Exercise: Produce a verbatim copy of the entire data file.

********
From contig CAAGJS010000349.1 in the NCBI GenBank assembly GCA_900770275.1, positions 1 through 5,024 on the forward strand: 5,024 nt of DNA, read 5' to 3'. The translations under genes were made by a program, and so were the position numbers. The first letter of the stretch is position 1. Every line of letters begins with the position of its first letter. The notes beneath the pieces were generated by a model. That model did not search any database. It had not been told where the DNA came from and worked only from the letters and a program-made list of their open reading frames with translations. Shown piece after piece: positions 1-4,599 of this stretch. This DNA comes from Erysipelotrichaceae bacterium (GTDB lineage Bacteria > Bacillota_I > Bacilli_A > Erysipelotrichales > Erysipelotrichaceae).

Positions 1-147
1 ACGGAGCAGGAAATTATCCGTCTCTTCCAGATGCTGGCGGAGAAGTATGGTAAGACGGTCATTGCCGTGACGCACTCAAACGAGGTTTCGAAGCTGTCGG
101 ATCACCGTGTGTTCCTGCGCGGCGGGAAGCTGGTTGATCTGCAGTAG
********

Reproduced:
From contig CAAGJS010000349.1 in the NCBI GenBank assembly GCA_900770275.1, positions 1 through 5,024 on the forward strand: 5,024 nt of DNA, read 5' to 3'. The translations under genes were made by a program, and so were the position numbers. The first letter of the stretch is position 1. Every line of letters begins with the position of its first letter. The notes beneath the pieces were generated by a model. That model did not search any database. It had not been told where the DNA came from and worked only from the letters and a program-made list of their open reading frames with translations. Shown piece after piece: positions 1-4,599 of this stretch. This DNA comes from Erysipelotrichaceae bacterium (GTDB lineage Bacteria > Bacillota_I > Bacilli_A > Erysipelotrichales > Erysipelotrichaceae).

Positions 1-147
1 ACGGAGCAGGAAATTATCCGTCTCTTCCAGATGCTGGCGGAGAAGTATGGTAAGACGGTCATTGCCGTGACGCACTCAAACGAGGTTTCGAAGCTGTCGG
101 ATCACCGTGTGTTCCTGCGCGGCGGGAAGCTGGTTGATCTGCAGTAG